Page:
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Seattle Council candidate would not have voted to cut police budget 20%

The Seattle City Council chambers. (Seattle City Council, Flickr)

A longtime activist in the Seattle area, Mike McQuaid has now announced he is running for the Seattle City Council, going up against Teresa Mosqueda in the at-large position.

McQuaid is a fourth generation Seattleite, and has served as a member, president, and transportation chair of the South Lake Union Community Council. He joined the Jason Rantz Show on KTTH to discuss hazard pay, police reform, and his candidacy.

As Jason asked, when McQuaid made this announcement, he toured the community and went to two of the QFC locations that are now going to be shuttered as a result of the hazard pay. Did the Seattle council make a mistake in imposing the pay?

“The legislation was well-intended, looking out for those that are putting their lives on the line every day,” he said. “… But we are addressing an industry that is operating a very razor thin margins and understanding the industry through a business lens, a labor lens, is extraordinarily important.”

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“The net effect of the legislation upset a very delicate balance that exists within the industry’s role in the community. They’re providing groceries, providing services, providing just a needed base of acceptance and consistency in our community,” he added. “And this triggered a closure of two stores, which potentially could cause loss of jobs.”

With regards to police reform, McQuaid says he would not have voted to cut the police budget by 20% had he been a councilmember, but he believes real changes need to be made.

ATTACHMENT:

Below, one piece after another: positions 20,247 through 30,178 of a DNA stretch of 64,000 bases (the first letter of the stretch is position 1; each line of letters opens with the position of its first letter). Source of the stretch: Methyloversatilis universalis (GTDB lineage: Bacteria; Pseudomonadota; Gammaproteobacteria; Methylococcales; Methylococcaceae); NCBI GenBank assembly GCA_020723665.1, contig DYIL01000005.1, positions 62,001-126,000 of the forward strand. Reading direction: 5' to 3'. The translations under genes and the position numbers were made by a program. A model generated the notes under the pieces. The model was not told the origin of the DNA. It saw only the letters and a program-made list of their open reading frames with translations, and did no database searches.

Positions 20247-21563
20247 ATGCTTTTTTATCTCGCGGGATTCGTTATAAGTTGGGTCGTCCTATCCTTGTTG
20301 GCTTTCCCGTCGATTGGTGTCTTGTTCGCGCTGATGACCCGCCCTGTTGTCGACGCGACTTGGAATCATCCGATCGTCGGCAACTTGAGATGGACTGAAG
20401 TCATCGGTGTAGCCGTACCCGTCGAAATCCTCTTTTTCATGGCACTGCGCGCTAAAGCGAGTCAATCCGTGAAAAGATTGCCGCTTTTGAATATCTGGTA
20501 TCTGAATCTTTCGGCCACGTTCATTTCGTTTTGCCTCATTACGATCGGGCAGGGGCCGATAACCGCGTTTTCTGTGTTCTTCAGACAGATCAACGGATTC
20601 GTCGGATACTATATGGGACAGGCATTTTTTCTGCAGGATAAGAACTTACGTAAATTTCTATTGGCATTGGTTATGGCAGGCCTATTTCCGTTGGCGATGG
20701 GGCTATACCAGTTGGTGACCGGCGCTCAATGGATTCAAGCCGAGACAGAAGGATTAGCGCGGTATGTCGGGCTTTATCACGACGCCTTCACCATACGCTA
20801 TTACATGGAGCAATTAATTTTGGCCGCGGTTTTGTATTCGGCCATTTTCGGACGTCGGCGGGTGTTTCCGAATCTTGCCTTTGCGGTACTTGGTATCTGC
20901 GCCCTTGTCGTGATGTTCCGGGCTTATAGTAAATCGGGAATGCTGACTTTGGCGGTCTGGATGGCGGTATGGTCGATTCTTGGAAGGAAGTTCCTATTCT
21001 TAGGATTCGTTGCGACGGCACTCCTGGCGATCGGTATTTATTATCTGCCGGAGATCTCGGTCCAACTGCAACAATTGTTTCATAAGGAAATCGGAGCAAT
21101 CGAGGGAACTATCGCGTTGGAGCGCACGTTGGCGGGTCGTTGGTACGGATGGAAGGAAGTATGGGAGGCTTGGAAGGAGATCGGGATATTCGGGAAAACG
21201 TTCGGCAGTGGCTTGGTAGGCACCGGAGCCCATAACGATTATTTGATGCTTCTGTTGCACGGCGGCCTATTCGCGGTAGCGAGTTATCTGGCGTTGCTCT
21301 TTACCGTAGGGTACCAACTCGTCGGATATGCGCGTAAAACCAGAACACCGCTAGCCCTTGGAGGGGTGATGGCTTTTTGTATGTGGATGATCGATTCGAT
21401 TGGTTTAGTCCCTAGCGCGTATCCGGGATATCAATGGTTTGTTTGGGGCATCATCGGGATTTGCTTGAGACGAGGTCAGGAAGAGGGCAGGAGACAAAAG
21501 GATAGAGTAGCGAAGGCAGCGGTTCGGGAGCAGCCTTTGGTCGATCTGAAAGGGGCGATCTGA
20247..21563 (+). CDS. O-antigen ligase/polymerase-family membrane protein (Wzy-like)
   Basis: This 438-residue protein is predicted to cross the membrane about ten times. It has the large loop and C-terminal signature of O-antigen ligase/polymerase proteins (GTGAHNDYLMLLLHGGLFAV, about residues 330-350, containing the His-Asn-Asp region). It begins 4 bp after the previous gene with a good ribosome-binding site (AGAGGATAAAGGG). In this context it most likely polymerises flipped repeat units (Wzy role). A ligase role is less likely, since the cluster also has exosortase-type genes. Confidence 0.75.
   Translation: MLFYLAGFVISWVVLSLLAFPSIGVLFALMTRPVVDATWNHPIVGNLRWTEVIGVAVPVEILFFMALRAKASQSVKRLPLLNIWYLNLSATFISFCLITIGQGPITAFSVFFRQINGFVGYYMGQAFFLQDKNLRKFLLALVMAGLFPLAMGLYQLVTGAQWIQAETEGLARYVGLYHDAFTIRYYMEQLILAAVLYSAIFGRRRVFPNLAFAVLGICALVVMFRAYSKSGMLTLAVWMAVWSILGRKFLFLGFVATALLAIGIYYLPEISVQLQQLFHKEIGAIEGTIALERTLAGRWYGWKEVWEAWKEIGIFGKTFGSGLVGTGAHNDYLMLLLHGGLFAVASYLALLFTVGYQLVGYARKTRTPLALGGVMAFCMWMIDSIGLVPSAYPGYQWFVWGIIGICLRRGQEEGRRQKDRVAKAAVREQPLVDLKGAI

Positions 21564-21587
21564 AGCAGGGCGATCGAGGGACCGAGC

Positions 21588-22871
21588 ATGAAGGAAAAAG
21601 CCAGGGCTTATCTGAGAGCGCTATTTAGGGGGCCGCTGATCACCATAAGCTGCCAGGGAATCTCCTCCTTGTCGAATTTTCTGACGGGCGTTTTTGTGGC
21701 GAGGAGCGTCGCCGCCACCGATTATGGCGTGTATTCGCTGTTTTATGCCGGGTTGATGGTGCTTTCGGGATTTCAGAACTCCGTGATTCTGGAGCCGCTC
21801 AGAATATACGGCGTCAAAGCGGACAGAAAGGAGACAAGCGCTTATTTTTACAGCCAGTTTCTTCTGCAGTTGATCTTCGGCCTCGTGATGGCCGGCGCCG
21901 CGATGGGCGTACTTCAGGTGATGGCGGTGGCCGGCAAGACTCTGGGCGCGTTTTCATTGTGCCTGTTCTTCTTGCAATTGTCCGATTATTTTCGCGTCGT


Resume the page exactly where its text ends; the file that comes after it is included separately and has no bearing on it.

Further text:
“I think I would not have voted to cut the budget 20%. … I think without a question, any institution in our system has to be looked at periodically and incrementally as to can we refresh it? Can we make it current? Can we do a better job?” he said.

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“On the other side of the equation, we have an institution that has been in place for hundreds of years throughout the world, that we all agree upon, keeps us safe, and it’s not appropriate to start blowing those institutions up immediately because of the acts of a very few — by the numbers — that are egregious and terribly wrong,” McQuaid said. “We have an opportunity to correct those. We need to pay attention to it.”

Listen to the Jason Rantz Show weekday afternoons from 3 – 6 p.m. on KTTH 770 AM (or HD Radio 97.3 FM HD-Channel 3). Subscribe to the podcast here

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